Abel Tasman: Head Meets Rock

By on December 13, 2011

By Meg Robbins –

It’s not always Tom’s fault. What I have discovered in the enlightenment that often comes with additional years as a planetary citizen is that the flaw may lie in my following Tom. There we are, moseying up and down volcanic hills and native bush on a single file trail and I knock myself out with an overhanging rock. Life lessons learned from travel don’t always come easily.

My lovely and long suffering spouse loves maps. All maps. He pores over them on winter nights, studies them closely before venturing out and keeps them to himself as we trek whichever trail he guides us to wherever in the world we happen to be. This is a win-win for me as I am of the persuasion that says start here, walk for a while and when in doubt bear left. We do not now nor will we ever own a Global Positioning Satellite Receiver for much the same reasons that some people prefer raw food.

So back to this ‘following’ business. Imagine the day. We have spent the morning kayaking and then shuttled by aquataxi from Kaiteriteri to Tonga Quarry over the azure sea that laps the shores of New Zealand’s South Island Abel Tasman National Park. The sun shines, the sky is blue, the water warm. We hop over the side of the catamaran as we reach Kaiteriteri and wade ashore. Tom takes out his map. “This way” he says, although the large brown sign saying ‘this way’ is visible to both of us.

We walk.

The Abel Tasman Coastal Path is perfect. No -really. Ferns, palms, waterfalls, native bush, fine sand and sweeping views from the top of each winding rise, it’s easy to daydream. This is the thing about following Tom. When there are two people walking and Walker One is in front and that person has the map, all Walker Two has to do is to keep Walker One in sight. Pleasant daydreams. No worries.

The last little rise of the first leg of this lovely tramp leads to a blue lagoon at Bark Bay. When the tide is out you can walk across the lagoon. When it is in, you stick to the shore. I do not have an enormous backlog of experience with blue lagoons and find them riveting. Gentle swells of peaceful water laze under offerings of flower petals and leaves.  Foot follows foot, eyes follow water. Bang, the overhanging rock lying in wait just around the next bend runs me over. Tom, who has of course noted both the height, distance and perimeter of the rock and carefully bent under it clearly expects I will do the same. Hearing my thud, Tom turns back as I rise to stand and– hit my head again. Bam, down I go. Tom makes the huge and advisably avoidable mistake of laughing. I crawl under the rock, check my head for gaping holes, grab my hiking stick and we trudge along the idyllic seaside, me pouting and Tom keeping a healthy distance still ahead, still sputtering.

When we finally stop to throw ourselves down on the soft sand beach fronting this aqua heaven I announce that I plan to return to this spot and this place tomorrow. By Myself. And I do. The next day I ride the water taxi-drawn-by-tractor from Marahua’s main street to its harbor launch to Bark Bay. I spend an hour diving into the lagoon’s far side as the tide sweeps out and carries me and the other ten year olds back to shore. I alternate reading my book on the comforting sand with floating lazily in the Tasman Sea. I idly watch hikers attempt to swim across the lagoon with backpacks on their heads either in an effort to avoid the longer walk or as protection against overhanging rocks.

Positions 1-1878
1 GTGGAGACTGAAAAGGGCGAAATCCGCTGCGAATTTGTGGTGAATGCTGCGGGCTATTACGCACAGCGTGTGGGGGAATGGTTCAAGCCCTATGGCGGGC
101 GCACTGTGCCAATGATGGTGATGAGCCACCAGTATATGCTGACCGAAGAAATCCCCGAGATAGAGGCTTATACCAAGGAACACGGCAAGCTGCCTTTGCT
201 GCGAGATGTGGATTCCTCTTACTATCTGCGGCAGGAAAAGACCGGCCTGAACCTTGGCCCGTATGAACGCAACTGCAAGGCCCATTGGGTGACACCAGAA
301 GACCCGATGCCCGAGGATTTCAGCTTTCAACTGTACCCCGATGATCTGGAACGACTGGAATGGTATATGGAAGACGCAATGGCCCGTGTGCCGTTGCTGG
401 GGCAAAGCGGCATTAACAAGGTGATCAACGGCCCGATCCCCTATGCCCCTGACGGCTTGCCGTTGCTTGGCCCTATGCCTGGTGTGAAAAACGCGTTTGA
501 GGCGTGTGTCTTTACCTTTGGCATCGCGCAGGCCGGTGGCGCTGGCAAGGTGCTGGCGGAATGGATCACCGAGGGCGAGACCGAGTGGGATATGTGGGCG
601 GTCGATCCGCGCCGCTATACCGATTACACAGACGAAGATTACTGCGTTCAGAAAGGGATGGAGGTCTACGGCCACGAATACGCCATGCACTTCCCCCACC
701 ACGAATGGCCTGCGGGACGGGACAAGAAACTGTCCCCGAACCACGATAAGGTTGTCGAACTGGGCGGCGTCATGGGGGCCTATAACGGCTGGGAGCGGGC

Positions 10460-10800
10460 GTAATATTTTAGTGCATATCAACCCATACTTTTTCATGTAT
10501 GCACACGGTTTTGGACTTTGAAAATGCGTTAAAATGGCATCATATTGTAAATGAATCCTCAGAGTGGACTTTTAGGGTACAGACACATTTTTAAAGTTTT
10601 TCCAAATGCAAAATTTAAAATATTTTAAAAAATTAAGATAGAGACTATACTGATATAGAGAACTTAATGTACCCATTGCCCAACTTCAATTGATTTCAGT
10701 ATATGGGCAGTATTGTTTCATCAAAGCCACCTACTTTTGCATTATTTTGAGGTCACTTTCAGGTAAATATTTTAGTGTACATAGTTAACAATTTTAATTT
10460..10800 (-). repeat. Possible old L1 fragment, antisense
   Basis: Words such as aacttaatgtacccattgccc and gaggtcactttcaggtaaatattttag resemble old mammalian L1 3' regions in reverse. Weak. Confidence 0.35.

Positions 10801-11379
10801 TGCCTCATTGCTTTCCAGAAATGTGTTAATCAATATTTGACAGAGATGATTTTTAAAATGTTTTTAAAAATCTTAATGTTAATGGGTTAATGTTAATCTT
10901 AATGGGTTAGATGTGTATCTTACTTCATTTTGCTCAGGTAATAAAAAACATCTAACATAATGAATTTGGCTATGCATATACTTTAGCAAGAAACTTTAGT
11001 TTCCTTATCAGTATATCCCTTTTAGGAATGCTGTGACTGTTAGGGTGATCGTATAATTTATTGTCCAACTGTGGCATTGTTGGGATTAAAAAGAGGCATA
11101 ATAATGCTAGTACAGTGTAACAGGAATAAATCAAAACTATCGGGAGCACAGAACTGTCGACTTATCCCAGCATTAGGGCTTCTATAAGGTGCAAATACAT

Recovering, restored and rock-head free, the water-taxi carries me back to Marahua where I say yes to a mea culpa dinner at Hooked on Marahua and we spend it talking about the Next Walk. We get to the point we always reach after these little setbacks and remark for the millionth time that our ‘what not to do’ list is getting to be a lot longer than the ‘to-do’s’. This is what we came up with for a top five tips to walking in Abel Tasman:

  •  Do watch where you’re going stupid, as there may be overhanging rocks.
  • Don’t laugh so hard your tonsils hurt when your walking companion knocks herself out on an overhanging rock.
  • Don’t continue to indulge in what you annoyingly call ‘chuckling’ for the next fifteen minutes even if it did look pretty funny.
  • Don’t escalate the situation by ‘accidentally’ poking your walking companion’s sandal with your walking stick no matter how much your head and feelings hurt.
  • Do seek solace in a blue lagoon. If one is not immediately available try a blue margarita.
  • And a bonus: Do have the seafood chowder at the Hooked on Marahua Cafe.

Once we have wandered back to our hillside chalet I sit on the deck in the gathering dusk with the roaring cicadas, watching the kind of sunset that makes you think in color. Tom lights careful candles, spreads maps over the floor and makes plans.

Meg Robbins is a life-long traveler who is committed to enjoying long distance walking, horseback riding and general meandering whenever she can in her work travels with her very patient spouse, Tom. Writer, educator and parent to six grown sons, she lives in western Massachusetts with Tom and her horse Archie. Please stop by at her blog:  Boomer Travel.

About Meg Robbins

Meg is a life-long traveler who is committed to enjoying long distance walking, horseback riding and general meandering whenever she can in her work travels with her very patient spouse, Tom. She is a writer, educational consultant and parent to six grown sons. For the past five years, Meg has been blogging about active travel for baby boomers. When not out traveling, Meg lives in western Massachusetts. Please stop by at her blog: http://megrobb.typepad.com/britishtravel/.

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Abel Tasman: Head Meets Rock